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Do expert patients get better treatment than others? Agency discrimination and statistical discrimination in obstetrics

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  • Grytten, Jostein
  • Skau, Irene
  • Sørensen, Rune
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    Abstract

    We address models that can explain why expert patients (obstetricians, midwives and doctors) are treated better than non-experts (mainly non-medical training). Models of statistical discrimination show that benevolent doctors treat expert patients better, since experts are better at communicating with the doctor. Agency theory suggests that doctors have an incentive to limit hospital costs by distorting information to non-expert patients, but not to expert patients. The hypotheses were tested on a large set of data, which contained information about the highest education of the parents, and detailed medical information about all births in Norway during the period 1967-2005 (Medical Birth Registry). The empirical analyses show that expert parents have a higher rate of Caesarean section than non-expert parents. The educational disparities were considerable 40 years ago, but have become markedly less over time. The analyses provide support for statistical discrimination theory, though agency theory cannot be totally excluded.

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    Bibliographic Info

    Article provided by Elsevier in its journal Journal of Health Economics.

    Volume (Year): 30 (2011)
    Issue (Month): 1 (January)
    Pages: 163-180

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    Handle: RePEc:eee:jhecon:v:30:y:2011:i:1:p:163-180

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    Web page: http://www.elsevier.com/locate/inca/505560

    Related research

    Keywords: Statistical discrimination Agency theory Caesarean section Expert patients Disparities;

    References

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    1. Epstein, Andrew J. & Nicholson, Sean, 2009. "The formation and evolution of physician treatment styles: An application to cesarean sections," Journal of Health Economics, Elsevier, vol. 28(6), pages 1126-1140, December.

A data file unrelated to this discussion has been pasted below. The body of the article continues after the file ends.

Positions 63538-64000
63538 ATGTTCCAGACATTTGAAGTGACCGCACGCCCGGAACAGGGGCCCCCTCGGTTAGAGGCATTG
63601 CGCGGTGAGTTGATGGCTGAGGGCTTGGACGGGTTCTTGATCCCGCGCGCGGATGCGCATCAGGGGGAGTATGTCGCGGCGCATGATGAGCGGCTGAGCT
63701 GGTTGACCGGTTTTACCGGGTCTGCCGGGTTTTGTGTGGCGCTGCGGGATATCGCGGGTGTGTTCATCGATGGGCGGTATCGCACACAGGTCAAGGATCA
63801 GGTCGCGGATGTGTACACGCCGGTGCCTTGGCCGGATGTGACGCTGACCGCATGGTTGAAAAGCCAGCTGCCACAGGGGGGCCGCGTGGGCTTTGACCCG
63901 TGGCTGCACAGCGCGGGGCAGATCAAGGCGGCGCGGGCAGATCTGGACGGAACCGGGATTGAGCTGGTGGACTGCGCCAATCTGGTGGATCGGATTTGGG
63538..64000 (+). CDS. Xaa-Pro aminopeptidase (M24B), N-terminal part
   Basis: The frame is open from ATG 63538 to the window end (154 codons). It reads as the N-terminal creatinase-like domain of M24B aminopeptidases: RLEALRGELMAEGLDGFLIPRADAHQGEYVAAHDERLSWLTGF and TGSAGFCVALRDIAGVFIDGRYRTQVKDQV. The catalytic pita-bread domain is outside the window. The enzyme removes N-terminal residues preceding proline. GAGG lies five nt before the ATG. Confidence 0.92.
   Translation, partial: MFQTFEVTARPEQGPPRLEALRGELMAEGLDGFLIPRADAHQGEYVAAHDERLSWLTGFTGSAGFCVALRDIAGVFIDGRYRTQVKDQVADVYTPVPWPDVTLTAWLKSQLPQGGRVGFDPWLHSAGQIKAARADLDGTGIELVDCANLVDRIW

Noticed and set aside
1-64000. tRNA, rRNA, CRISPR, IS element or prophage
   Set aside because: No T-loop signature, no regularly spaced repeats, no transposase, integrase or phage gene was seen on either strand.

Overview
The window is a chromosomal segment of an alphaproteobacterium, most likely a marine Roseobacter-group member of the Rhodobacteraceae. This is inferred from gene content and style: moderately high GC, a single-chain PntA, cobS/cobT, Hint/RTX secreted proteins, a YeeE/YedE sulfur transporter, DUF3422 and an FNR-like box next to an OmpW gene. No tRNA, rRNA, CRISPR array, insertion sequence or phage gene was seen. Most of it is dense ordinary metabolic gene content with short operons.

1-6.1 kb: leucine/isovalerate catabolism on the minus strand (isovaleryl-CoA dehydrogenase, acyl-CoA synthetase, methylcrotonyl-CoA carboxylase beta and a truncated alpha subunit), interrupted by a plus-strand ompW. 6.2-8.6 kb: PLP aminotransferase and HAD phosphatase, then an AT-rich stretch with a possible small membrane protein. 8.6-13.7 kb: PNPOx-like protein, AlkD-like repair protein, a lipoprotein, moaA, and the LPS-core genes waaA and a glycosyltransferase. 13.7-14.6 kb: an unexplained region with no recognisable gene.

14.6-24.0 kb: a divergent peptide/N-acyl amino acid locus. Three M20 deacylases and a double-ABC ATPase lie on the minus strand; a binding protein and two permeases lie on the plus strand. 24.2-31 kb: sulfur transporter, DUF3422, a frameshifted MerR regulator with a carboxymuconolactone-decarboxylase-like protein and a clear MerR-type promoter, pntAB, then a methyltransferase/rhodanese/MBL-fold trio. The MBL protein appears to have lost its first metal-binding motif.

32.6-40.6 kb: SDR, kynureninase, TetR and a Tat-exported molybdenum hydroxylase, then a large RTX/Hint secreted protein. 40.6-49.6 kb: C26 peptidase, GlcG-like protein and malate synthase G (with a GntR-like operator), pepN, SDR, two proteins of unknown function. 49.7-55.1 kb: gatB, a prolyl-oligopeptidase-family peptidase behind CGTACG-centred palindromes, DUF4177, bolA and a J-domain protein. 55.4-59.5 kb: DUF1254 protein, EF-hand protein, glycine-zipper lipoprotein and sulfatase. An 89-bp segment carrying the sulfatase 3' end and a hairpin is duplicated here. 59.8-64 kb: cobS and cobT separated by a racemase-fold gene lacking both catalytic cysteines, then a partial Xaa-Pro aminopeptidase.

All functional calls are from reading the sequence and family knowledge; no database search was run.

2. Gruber, Jon & Kim, John & Mayzlin, Dina, 1999. "Physician fees and procedure intensity: the case of cesarean delivery," Journal of Health Economics, Elsevier, vol. 18(4), pages 473-490, August.
    3. Dennis J. Aigner & Glen G. Cain, 1977. "Statistical theories of discrimination in labor markets," Industrial and Labor Relations Review, ILR Review, Cornell University, ILR School, vol. 30(2), pages 175-187, January.
    4. Lin, Herng-Ching & Xirasagar, Sudha & Kao, Senyeong, 2004. "Association of hospital ownership with patient transfers to outpatient care under a prospective payment system in Taiwan," Health Policy, Elsevier, vol. 69(1), pages 11-19, July.
    5. Darren Grant, 2008. "Physician Financial Incentives and Cesarean Delivery: New Conclusions from the Healthcare Cost and Utilization Project," Working Papers 0801, Sam Houston State University, Department of Economics and International Business.
    6. Leone, Tiziana & Padmadas, Sabu S. & Matthews, Zoë, 2008. "Community factors affecting rising caesarean section rates in developing countries: An analysis of six countries," Social Science & Medicine, Elsevier, vol. 67(8), pages 1236-1246, October.
    7. Currie, Janet & Gruber, Jonathan, 1996. "Saving Babies: The Efficacy and Cost of Recent Changes in the Medicaid Eligibility of Pregnant Women," Journal of Political Economy, University of Chicago Press, vol. 104(6), pages 1263-96, December.
    8. Arima, Yuzo & Guthrie, Brandon L. & Rhew, Isaac C. & De Roos, Anneclaire J., 2009. "The impact of the First Steps prenatal care program on birth outcomes among women receiving Medicaid in Washington State," Health Policy, Elsevier, vol. 92(1), pages 49-54, September.
    9. Brown, Iii, H. Shelton, 2007. "Lawsuit activity, defensive medicine, and small area variation: the case of cesarean sections revisited," Health Economics, Policy and Law, Cambridge University Press, vol. 2(03), pages 285-296, July.
    10. Balsa, Ana I. & McGuire, Thomas G., 2003. "Prejudice, clinical uncertainty and stereotyping as sources of health disparities," Journal of Health Economics, Elsevier, vol. 22(1), pages 89-116, January.
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    Cited by:
    1. Jon H. Fiva, & Torbjørn Hægeland & Marte Rønning & Astri Syse, 2013. "Access to treatment and educational inequalities in cancer survival," Discussion Papers 735, Research Department of Statistics Norway.

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